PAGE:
In Jang-jeom, a small village in Hamra-myeon, Iksan-si, Jeollabuk-do, South Korea, residents raised concerns about a suspected cancer cluster that they attributed to a fertilizer plant near the village. We aimed to investigate whether the cancer incidence in the village was higher than that in the general Korean population when the factory was in operation (2001–2017) and whether living in the village was associated with a higher risk of cancer.
Using national population data and cancer registration data of South Korea, we estimated the standardized incidence ratios (SIRs) in the village to investigate whether more cancer cases occurred in the village compared to other regions. The SIRs were standardized by age groups of 5 years and sex. In order to investigate whether residence in the village increased the risk of cancer, a retrospective cohort was constructed using National Health Insurance Service (NHIS) databases. We estimated the cancer hazard ratios (HRs) using the Cox proportional hazard model, and defined the exposed area as the village of Jang-jeom, and the unexposed or control area as the village neighborhood in Hamra-myeon. We considered potential confounding variables such as age, sex, and income index in the models. Additionally, we measured polycyclic aromatic hydrocarbons (PAHs) and tobacco-specific nitrosamines (TSNAs), suspected carcinogens that may have caused the cancer cluster, in samples collected from the plant and the village.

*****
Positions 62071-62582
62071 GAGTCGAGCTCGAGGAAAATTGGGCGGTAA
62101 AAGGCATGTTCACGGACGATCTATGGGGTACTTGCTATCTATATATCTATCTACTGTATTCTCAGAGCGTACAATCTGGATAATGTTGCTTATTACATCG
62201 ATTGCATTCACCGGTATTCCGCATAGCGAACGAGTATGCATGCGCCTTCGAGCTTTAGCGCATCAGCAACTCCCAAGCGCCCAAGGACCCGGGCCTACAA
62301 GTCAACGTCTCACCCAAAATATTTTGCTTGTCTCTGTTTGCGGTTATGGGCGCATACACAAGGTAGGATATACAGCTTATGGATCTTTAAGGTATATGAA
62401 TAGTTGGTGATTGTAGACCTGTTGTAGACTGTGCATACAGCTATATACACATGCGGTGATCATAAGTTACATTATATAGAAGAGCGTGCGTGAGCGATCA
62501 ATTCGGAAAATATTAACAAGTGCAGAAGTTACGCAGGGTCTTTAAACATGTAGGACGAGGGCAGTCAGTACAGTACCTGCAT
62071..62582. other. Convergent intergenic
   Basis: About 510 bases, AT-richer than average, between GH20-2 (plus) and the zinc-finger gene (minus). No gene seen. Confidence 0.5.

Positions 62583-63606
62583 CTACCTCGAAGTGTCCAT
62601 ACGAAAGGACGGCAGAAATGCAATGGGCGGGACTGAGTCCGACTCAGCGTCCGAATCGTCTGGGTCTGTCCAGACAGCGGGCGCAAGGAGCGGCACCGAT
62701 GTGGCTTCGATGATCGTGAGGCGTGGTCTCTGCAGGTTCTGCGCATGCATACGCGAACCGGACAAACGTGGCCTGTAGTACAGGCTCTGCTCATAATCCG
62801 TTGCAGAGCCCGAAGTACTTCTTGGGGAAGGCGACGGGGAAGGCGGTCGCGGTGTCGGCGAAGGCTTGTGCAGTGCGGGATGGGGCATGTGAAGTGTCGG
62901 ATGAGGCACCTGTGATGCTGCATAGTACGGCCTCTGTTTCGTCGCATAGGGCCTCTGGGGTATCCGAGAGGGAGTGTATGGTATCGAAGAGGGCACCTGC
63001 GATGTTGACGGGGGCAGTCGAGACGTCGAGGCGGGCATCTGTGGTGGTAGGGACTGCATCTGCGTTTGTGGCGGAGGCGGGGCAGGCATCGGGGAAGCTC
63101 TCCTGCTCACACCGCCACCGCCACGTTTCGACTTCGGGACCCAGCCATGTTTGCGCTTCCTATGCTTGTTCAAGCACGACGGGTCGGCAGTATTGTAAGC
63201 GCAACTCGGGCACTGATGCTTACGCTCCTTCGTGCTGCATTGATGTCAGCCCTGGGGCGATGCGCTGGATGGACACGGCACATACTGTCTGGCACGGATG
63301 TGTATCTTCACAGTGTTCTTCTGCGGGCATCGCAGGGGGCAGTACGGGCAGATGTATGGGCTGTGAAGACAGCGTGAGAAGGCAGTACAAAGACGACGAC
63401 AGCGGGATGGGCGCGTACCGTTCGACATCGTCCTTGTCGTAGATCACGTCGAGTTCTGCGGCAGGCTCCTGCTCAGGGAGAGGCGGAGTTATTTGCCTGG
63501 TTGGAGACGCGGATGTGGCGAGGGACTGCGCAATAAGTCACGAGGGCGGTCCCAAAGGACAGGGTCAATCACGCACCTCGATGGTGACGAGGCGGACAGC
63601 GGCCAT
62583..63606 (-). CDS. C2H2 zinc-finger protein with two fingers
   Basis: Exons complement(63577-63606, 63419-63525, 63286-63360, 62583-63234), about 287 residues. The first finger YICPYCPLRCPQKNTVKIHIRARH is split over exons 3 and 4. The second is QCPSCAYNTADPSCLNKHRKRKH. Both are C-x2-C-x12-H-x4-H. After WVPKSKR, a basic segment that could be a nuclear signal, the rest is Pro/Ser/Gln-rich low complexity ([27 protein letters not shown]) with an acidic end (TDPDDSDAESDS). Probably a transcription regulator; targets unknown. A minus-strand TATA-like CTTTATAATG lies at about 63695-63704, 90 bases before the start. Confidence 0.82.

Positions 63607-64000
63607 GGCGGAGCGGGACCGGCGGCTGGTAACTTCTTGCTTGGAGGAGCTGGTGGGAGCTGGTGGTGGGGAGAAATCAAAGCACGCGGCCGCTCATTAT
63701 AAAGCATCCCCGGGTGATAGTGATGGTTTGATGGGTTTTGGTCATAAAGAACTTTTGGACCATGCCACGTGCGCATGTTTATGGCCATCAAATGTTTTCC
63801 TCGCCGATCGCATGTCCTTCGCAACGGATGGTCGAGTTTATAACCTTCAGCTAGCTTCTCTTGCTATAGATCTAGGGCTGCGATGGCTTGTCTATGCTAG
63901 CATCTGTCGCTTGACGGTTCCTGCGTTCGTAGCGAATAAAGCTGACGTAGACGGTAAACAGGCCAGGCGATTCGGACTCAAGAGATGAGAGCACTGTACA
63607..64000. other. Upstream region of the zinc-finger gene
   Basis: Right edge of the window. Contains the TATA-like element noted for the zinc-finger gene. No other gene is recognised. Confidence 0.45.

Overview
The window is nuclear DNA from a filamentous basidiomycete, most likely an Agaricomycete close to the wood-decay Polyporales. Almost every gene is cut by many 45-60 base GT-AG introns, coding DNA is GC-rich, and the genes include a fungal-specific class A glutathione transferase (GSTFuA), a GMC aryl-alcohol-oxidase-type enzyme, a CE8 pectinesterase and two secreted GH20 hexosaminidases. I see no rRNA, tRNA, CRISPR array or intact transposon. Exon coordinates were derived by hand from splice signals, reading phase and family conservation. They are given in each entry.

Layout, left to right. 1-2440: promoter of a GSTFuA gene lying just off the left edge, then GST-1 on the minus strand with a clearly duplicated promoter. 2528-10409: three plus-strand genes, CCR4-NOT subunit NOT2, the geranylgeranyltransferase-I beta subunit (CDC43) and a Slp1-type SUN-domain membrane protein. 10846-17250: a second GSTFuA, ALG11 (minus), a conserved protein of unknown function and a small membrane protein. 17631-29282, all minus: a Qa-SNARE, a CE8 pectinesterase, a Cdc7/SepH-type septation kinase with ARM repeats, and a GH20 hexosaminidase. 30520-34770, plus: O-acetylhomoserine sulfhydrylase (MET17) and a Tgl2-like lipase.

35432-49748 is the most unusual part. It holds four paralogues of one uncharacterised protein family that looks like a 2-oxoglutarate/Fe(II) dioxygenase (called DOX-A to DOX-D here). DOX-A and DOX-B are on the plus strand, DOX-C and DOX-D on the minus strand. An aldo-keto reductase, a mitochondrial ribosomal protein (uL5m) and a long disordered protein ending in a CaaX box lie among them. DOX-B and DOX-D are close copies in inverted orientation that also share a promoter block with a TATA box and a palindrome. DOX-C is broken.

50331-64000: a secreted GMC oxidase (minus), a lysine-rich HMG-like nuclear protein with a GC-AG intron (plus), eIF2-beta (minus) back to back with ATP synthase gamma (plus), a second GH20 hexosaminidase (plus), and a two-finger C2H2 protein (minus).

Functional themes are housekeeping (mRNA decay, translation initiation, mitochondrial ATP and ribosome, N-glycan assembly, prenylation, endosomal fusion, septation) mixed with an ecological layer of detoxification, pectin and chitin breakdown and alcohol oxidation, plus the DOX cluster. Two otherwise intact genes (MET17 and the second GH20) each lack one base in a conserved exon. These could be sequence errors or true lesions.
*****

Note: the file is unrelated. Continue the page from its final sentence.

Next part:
Twenty-three cancer cases occurred in Jang-jeom from 2001 to 2017. Between 2010 and 2016, the incidence rates of all cancers (SIR: 2.05, except thyroid cancer: 2.22), non-melanoma skin cancer (SIR: 21.14, female: 25.41), and gallbladder (GB) and biliary tract cancer in men (SIR: 16.01) in the village were higher than those in the national population in a way that was statistically significant. In our cohort analysis that included only Hamra-myeon residents who have lived there for more than 7 years, we found a statistically significant increase in the risk of all cancers (HR: 1.99, except thyroid cancer: 2.20), non-melanoma skin cancer (HR: 11.60), GB and biliary tract cancer (HR: 15.24), liver cancer (HR: 6.63), and gastric cancer (HR: 3.29) for Jang-jeom residents compared to other Hamra area residents. We identified PAHs and TSNAs in samples of deposited dust and residual fertilizer from the plant and TSNAs in dust samples from village houses.
The results of the SIR calculation and cancer risk analyses of Jang-jeom village residents from the retrospective cohort design showed consistency in the effect size and direction, suggesting that there was a cancer cluster in Jang-jeom. This study would be a good precedent for cancer cluster investigation.
Citation: Lim H, Lee Y-H, Bae S, Koh D-H, Yoon M, Lee B-E, et al. (2021) Cancer cluster among small village residents near the fertilizer plant in Korea. PLoS ONE 16(2): e0247661. https://doi.org/10.1371/journal.pone.0247661
Editor: Xiaohui Xu, Texas A&M University College Station, UNITED STATES
Received: July 28, 2020; Accepted: February 10, 2021; Published: February 25, 2021
Copyright: © 2021 Lim et al. This is an open access article distributed under the terms of the Creative Commons Attribution License, which permits unrestricted use, distribution, and reproduction in any medium, provided the original author and source are credited.
Data Availability: Data are available from Korean National Health Insurance Sharing Service (NHISS). However, data cannot be shared publicly because KNHISS does not allow researchers to provide data personally or share publicly. However, all researchers can access the data if applying in the same manner as the authors upon completing the online data request form. Access to NHIS-customized data can be achieved from the website of NHISS (https://nhiss.nhis.or.kr/) after promising to follow the research ethics and completing the application process (https://nhiss.nhis.or.kr/bd/ab/bdaba032eng.do). If approved, the researchers can receive and analyze the data only at NHIS Big Data Analysis Center. The authors did not have any special access privileges to the database.